The rising prices of fuel and food is continuing to push the inflation rates up.
The annual headline inflation was 4.7 percent in April on the back of rising food and fuel prices in the country, which is a vastly different dynamic compared to a year ago when inflation was -2.4 percent according to the Reserve Bank of Fiji Governor Ariff Ali.
Ali stresses that current inflationary pressures are largely due to the supply-side driven surge in global commodity prices, which will persist in tandem with uncertainties on the geopolitical front.
The RBF Board Chair and Governor highlighted that the global outlook remains highly uncertain with no signs of an end to the war in Ukraine and abrupt changes to trade policies having a disastrous flow-on effect on the rest of the world, including Fiji.
Ali says as the world bears the brunt of the Russian-Ukrainian war and sanctions on Russia, the lockdowns in China worsened supply constraints due to shipping backlogs adding to inflationary pressures.
Although commodity prices fell temporarily over the month in April due to weak demand from China, it remains relatively high compared to a year ago.
Ali emphasises that we are not out of the woods yet and urged all Fijians to be prepared for the spill-over effect of spontaneous trade policy changes such as the recent ban on wheat exports by India and supply-side issues that continue to put upward pressure on imported prices.
The Reserve Bank of Fiji says the economy continues to show signs of improvement, driven mainly by tourism-related sectors.
Since the opening of Fiji’s border in December 2021, 118,812 tourists have arrived in Fiji, mainly from Australia.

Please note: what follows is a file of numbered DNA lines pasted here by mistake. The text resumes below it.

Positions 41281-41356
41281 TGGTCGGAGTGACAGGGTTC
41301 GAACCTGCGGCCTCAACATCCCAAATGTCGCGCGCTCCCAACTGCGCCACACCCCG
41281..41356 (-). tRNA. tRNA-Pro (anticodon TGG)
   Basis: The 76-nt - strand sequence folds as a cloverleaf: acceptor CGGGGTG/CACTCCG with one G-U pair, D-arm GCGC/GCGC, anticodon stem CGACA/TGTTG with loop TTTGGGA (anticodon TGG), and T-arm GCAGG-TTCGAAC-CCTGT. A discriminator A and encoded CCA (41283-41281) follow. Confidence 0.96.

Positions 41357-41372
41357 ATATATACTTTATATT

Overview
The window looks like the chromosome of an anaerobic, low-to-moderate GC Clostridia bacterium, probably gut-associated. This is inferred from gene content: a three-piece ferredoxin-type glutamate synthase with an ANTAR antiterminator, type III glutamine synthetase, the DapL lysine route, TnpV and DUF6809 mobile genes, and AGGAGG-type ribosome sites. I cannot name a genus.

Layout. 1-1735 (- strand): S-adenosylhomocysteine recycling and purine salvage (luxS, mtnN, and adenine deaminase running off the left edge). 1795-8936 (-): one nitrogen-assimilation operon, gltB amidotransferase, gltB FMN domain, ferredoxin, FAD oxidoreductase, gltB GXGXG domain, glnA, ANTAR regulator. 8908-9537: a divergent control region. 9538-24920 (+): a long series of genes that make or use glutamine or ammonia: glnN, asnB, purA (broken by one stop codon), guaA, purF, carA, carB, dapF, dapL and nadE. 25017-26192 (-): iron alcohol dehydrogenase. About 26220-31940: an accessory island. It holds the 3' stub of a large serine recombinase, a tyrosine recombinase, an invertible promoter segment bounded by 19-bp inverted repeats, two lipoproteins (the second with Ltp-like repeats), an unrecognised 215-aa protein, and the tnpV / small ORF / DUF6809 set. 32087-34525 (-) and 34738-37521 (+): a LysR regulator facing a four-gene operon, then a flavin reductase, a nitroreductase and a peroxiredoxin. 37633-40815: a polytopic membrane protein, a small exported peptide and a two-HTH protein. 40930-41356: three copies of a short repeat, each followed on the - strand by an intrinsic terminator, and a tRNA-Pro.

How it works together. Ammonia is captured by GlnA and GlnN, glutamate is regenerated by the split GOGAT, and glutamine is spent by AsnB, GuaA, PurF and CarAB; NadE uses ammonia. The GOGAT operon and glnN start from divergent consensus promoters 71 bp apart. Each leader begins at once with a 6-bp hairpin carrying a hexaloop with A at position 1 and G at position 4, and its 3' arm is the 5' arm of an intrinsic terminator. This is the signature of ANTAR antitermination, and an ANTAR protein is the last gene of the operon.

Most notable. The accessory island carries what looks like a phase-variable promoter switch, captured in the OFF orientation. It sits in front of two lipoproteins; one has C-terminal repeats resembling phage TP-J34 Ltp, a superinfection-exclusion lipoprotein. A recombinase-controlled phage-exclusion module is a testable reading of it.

In April, 46,680 tourists visited Fiji, more than double the March numbers.
The RBF says the upcoming peak tourism season and the commencement of the cane crushing season will provide a further push to domestic activity in the second half of this year.
Aggregate demand has improved, primarily supported by higher consumer spending and a slight increase in construction-led investment spending.
The labour market has also improved as recruitment intentions rose in the year to April, particularly in the tourism-related sectors.
The RBF says private sector lending has picked-up momentum growing by 2.3 percent in April and is supporting the economic recovery.
It also says the banks remain adequately flushed with liquidity to lend, keeping interest rates at historically low levels.
RBF Governor, Ariff Ali reassures that while the RBF has noted an increase in non-performing loans, the banking system remains sound on the back of adequate provisioning and favourable capital adequacy ratio.
Foreign reserves remain adequate at $3.018 billion as at today, enough to support 8.3 months of imports of goods and services.
The Reserve Bank of Fiji Board says foreign exchange holdings are expected to remain at comfortable levels in the near to medium term despite the recent increases in commodity-related import payments offset partly by the continuing rise in tourism receipts.
Cumulative to April, inward remittances, which is money sent through to Fijians by families and friends living overseas, grew by 10.1 percent to total $303.1 million and are expected to continue trending upwards throughout the year.
Meanwhile Fiji’s merchandise trade deficit widened (78.6 percent) as imports growth outpaced the growth in exports. Imports rose strongly by 49.2 percent in the first two months of this year, reflective of the annual high global commodity prices and businesses restocking inventory in anticipation of higher demand as the economy is poised to grow.
RBF Governor, Ariff Ali says that with no immediate threats to the core monetary policy objectives, the Bank’s monetary policy stance remains focussed on supporting the domestic economic recovery.
The RBF will continue to monitor international and domestic developments and align monetary policy accordingly.
The RBF Board has kept the Overnight Policy Rate unchanged at 0.25 percent after its monthly meeting today.
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